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Discussion and correlation across sites

Although XRF classification schemes for sedimentary rocks are less rigorously defined than for igneous formations (e.g., Taylor and McClennan, 1985; Rollinson, 2014), there are a number of long established principles, such as the response of Si/Al ratios to the clay (hydrodynamically light) versus quartz (hydrodynamically heavy) ratio and its use as a grain size indicator (e.g., Pettijohn et al., 1972; Potter, 1978). Zr/Rb ratios (e.g., Dypvik et al., 2001) and downhole spectral gamma radiation content (notably Th for clay; e.g., Rider, 1996) are widely accepted to be useful as grain size indicators in many circumstances. In general, there is a correlation in all three holes between Si/Al ratios, Zr, Rb, and Th with grain size. In both Holes M0027A (Zones H and F) and M0028A multiple series of offshore to shore-face cycles (Mountain et al., 2010) are reflected in fining-upward packages that are recognized in these ratios. In Hole M0029A, these ratios are generally lower and less variable. There are also a few instances where the “grain size” indicators do not vary equivalently. For example, in the clays of Zone E in Holes M0027A and M0028A, Th is more variable than either Si/Al or Zr/Rb ratios, which is reflected by poorer correlation between Si and Th in Hole M0028A where the majority of samples are from clay; Fig. F2B). In Zone B in Hole M0029A, Si/Al and Zr/Rb ratios differ, with a notably high Zr/Rb ratio in the mid-Zone B clay that is not matched by a corresponding increase in Si/Al ratios.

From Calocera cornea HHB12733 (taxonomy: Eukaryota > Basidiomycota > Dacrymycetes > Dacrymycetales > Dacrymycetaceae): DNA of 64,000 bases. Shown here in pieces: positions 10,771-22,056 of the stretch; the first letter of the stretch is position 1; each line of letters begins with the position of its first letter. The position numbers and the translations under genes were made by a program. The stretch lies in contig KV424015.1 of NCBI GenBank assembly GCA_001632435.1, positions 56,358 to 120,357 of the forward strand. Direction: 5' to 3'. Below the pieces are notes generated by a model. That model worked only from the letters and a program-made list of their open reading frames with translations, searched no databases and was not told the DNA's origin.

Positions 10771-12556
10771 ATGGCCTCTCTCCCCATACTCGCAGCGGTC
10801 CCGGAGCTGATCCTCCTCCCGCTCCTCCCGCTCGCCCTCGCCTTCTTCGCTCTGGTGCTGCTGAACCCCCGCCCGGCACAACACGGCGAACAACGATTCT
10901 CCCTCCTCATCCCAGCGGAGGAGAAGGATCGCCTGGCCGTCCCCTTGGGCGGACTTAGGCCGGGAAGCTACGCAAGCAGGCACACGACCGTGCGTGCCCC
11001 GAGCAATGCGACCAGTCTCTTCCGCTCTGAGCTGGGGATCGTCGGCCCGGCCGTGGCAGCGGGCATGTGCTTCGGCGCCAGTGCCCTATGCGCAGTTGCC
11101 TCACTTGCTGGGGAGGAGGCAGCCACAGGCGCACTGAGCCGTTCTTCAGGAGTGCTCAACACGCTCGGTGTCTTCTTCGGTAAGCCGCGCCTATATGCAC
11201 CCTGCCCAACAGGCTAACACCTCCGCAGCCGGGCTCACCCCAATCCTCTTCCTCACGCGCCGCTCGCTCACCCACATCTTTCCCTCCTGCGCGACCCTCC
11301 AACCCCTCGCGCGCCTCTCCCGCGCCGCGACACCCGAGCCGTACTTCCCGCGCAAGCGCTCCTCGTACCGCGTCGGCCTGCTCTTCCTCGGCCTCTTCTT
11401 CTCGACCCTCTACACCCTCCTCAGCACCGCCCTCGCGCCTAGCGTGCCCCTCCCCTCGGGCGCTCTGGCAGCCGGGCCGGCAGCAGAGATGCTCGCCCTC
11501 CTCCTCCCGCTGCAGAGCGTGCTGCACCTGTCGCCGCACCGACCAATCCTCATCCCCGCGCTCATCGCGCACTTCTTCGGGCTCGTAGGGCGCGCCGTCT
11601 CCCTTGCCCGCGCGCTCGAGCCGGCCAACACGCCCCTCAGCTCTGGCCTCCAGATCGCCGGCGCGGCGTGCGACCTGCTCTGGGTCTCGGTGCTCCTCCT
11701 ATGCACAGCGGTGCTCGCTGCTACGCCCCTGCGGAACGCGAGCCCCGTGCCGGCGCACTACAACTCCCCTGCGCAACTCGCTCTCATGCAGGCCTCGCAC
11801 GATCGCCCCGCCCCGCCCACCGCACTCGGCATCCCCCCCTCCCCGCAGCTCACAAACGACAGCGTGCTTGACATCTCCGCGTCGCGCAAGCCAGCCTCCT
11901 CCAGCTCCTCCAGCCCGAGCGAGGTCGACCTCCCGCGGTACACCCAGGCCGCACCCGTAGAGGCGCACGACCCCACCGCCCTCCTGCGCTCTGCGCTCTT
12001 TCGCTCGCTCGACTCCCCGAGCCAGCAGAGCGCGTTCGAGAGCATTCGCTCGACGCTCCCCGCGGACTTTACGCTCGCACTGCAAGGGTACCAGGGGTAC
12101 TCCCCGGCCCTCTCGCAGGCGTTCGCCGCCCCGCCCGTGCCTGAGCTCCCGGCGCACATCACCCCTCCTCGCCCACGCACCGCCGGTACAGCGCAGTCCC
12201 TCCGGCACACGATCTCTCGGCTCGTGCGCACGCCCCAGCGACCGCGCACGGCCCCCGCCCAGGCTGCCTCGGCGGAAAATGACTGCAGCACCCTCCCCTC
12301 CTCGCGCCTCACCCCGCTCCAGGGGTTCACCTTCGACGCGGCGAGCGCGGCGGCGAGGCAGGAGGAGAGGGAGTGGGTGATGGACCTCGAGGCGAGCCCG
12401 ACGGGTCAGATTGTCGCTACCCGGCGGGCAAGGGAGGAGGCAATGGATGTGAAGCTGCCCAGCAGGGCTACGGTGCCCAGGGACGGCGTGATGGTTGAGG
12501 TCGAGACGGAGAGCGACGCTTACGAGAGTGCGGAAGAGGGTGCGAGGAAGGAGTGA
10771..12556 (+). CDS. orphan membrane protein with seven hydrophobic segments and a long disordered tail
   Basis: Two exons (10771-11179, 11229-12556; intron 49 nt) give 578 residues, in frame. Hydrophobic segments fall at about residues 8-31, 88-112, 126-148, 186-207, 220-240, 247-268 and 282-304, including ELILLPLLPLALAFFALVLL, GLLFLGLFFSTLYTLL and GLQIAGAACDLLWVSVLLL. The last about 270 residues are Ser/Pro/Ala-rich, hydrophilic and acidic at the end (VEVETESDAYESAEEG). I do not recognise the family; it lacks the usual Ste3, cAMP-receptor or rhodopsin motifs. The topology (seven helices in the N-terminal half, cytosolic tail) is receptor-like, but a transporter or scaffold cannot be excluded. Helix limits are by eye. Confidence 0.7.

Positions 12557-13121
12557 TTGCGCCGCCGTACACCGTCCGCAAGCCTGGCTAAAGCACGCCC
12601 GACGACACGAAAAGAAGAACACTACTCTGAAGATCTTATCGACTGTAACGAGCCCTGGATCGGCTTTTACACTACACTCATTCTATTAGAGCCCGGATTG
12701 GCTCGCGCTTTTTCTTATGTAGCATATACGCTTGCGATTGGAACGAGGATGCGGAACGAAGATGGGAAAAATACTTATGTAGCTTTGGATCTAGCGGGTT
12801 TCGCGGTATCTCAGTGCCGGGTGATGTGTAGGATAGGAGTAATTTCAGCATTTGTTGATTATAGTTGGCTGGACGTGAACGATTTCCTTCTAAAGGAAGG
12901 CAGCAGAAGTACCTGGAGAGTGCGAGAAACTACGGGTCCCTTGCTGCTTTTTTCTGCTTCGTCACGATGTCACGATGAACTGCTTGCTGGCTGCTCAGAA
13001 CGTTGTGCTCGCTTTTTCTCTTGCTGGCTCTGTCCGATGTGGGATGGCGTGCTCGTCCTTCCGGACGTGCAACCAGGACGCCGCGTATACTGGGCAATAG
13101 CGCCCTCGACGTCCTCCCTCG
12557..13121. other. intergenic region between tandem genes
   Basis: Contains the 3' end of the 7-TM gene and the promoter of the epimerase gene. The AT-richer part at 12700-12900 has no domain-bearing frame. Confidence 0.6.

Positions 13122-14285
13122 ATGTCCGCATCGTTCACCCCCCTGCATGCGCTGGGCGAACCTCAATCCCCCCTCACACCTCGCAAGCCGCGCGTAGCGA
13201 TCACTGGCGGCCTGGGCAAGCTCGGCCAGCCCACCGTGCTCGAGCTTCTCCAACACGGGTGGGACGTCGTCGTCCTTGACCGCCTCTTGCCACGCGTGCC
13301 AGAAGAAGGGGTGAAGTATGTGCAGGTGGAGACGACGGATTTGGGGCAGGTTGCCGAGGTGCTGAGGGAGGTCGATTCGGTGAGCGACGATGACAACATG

Alkali content is commonly a measure of feldspar content in a sediment (e.g., Rollinson, 2014). The New Jersey sediments throughout all three holes display an enrichment in alkali in comparison with shale standards (e.g., the Post-Archean Average Shale [PAAS]; Taylor and McClennan, 1985; Fig. F3). There is a very strong correlation (>0.9) between La and Th in all three holes (Fig. F2), which is suggestive of monazite. Alkali content falls below PAAS at only a few places that often correlate with very high Si in coarse beach sands (e.g., at the base of Zone I in Hole M0027A) and therefore may reflect a long residence time on the seafloor where feldspar has been lost. The observed enrichment in feldspar may help infer likely source regions of the New Jersey sediments.